The Ultimate Wearable? It's 'Invisible'The Ultimate Wearable? It's 'Invisible'
Wearables and other digital devices should be heard and not seen, says product design consultant Stuart Karten.
October 7, 2014
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If you build wearable devices and haven't yet seen the 2013 movie 'Her,' in which a lonely writer falls in love with his computer's "virtual human" operating system, perhaps you should.
Or so suggests Stuart Karten, president of Karten Design, a Los Angeles-based industrial design consulting firm that's worked with a variety of major consumer and medical device manufacturers, including Samsung, Procter & Gamble, and Medtronic.
Karten was one of several speakers at last Friday's Body Computing Conference at the University of Southern California in Los Angeles (USC). His message: The best digital devices are unobtrusive and integrate seamlessly into our daily lives. In a sense, they're "invisible."
Which brings us "Her." So what's the connection?
"It's a love story between a man and his technology," Karten told the conference audience of medical, investing, and tech industry professionals. "Technology is seamlessly integrated into his entire life."
Samantha, the voice-controlled OS and object of the protagonist's affection, is a powerful "virtual human" capable of complex interactions that seem effortless.
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"First of all, she's powerful -- huge computer platform in the background, algorithms at work," said Karten. "She's ubiquitous, she follows him everywhere, and she's intuitive. He speaks to her in natural language, and there's no friction between him and the interface."
But what's most compelling about Samantha and the digital devices of "Her" is what you don't see.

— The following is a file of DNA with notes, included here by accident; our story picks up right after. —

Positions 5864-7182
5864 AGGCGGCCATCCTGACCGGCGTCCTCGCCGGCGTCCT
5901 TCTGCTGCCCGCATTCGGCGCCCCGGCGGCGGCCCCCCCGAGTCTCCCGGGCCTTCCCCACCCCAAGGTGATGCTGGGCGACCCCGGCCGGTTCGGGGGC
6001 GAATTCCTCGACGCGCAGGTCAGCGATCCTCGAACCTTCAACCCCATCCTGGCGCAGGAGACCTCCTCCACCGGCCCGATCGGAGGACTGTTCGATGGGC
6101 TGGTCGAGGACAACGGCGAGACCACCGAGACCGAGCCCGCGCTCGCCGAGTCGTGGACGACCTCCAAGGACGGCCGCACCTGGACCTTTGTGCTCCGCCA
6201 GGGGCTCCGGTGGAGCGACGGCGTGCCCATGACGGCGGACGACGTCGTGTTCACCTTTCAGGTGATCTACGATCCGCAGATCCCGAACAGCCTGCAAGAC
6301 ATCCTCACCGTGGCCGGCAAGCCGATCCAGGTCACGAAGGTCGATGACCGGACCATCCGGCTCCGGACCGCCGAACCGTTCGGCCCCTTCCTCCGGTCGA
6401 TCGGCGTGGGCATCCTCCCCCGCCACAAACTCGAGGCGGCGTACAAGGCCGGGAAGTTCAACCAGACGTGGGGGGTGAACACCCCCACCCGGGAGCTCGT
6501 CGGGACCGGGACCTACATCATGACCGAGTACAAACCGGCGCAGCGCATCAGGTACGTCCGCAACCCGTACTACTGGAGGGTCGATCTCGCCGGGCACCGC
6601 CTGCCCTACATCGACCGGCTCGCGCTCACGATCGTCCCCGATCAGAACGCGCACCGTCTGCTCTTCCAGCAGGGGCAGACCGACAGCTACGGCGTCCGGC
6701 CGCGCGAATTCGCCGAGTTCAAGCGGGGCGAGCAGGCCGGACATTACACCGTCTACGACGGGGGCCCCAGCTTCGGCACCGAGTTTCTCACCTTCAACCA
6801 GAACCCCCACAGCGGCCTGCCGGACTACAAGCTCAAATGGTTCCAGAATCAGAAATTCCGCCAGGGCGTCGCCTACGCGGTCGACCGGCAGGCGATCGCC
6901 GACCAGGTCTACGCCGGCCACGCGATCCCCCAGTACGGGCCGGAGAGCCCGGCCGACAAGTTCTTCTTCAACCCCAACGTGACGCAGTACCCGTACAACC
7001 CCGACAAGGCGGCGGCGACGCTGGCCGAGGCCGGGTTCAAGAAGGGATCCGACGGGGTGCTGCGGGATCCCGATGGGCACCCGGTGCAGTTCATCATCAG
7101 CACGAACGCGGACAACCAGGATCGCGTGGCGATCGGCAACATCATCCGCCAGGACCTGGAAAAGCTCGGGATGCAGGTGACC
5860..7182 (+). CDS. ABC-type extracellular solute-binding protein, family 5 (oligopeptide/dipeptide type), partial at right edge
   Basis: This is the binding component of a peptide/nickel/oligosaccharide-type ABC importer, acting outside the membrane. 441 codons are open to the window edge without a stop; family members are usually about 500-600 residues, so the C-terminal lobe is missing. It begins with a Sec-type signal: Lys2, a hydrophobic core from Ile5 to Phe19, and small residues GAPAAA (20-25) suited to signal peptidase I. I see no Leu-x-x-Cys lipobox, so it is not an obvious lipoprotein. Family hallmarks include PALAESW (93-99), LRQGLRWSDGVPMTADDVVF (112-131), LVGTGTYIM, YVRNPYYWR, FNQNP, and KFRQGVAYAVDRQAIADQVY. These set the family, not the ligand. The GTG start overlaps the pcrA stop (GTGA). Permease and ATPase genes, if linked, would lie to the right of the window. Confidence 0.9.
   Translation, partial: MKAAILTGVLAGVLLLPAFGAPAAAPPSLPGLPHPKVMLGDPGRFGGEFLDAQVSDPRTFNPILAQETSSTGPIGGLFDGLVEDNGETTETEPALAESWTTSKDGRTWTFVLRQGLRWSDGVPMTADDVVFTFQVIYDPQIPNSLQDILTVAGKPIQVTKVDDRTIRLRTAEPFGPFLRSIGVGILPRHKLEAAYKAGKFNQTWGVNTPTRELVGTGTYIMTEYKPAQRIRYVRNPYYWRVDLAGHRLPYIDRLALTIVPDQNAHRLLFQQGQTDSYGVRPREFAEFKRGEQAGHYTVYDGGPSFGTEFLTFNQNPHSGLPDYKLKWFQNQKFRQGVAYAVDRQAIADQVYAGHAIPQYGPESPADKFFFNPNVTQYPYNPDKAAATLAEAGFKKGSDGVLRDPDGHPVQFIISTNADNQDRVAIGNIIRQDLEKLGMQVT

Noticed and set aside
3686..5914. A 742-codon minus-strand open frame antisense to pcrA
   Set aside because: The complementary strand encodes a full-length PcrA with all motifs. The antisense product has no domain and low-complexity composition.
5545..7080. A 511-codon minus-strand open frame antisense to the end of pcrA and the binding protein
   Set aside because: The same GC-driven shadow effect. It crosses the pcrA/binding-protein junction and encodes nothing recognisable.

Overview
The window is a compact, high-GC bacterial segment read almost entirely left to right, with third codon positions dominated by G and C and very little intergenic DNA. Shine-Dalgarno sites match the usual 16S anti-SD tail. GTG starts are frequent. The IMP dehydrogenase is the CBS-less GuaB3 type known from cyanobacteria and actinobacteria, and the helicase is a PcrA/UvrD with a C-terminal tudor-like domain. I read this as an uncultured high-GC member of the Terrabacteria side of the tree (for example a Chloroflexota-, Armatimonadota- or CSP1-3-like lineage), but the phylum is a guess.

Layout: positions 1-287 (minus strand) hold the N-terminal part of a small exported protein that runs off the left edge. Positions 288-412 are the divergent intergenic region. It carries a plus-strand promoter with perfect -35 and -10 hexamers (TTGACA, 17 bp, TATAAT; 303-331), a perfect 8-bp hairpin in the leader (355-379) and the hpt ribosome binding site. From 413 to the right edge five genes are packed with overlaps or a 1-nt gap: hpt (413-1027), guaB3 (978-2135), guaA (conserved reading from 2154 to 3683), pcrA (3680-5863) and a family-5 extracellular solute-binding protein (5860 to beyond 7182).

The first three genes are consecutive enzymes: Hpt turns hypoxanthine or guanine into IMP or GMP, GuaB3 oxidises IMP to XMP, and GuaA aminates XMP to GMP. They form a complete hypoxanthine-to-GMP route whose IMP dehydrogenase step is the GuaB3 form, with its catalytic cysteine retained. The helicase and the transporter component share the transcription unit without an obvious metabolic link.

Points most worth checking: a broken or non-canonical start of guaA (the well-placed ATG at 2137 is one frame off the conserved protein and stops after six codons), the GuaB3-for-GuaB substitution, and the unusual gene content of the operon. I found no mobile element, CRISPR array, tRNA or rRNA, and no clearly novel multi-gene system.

"You don't see sensors, you don't see electronics, and even the devices are minimalized," said Karten.
The hardware, in fact, isn't designed to stand out or make a statement, nor is the user interface.
"There's no glossy white, matte black, glass, aluminum," Karten added. "It's so human. It's informal. It's natural. No awkward sentence constructions like 'open Google' or 'weather in Detroit.'"
By comparison, today's device makers (and many consumers) are "obsessed" with screen size, resolution, thickness, gestures, and "bendability," Karten said.
This may change soon enough, though.
"I believe the future of our interaction with technology will … be invisible," Karten predicted. "We will need to camouflage our devices. We will need to make them less intrusive."
Today's wearables have many good qualities, of course, such as the ability to affect behavior change (e.g., exercise daily) and deliver fast access to relevant data. But their truth value as a mainstream digital device is still unclear.
Said Karten of wearables: "You put them on your body and you can take them off. They're not fully integrated into your life. So my perspective is that wearables are a step toward something much bigger and better."
So what's really the next big thing? Perhaps a natural-language audio interface not unlike what's shown in "Her."
"What everybody wants is to bring information to people -- when and where they want it -- to allow us to interface with the digital and real world," said Karten.
But today's wearables often create a barrier between those worlds, resulting in a public boredom or backlash. Consider, for instance, the "glasshole" pejorative hurled at early adopters of Google Glass. (Karten wondered if people who check their wrist wearables too often might soon be labeled "glanceholes.")
Device designers must move beyond wearables and focus on "invisibility" to keep users engaged, Karten stressed.
"As a designer, I'm keenly involved in the interface between technology and people," he said. "We design to surprise and delight people. We also design products that have to do with life and death. And the ability to reduce the friction between people and technology has a huge effect on whether or not people will adopt that technology."
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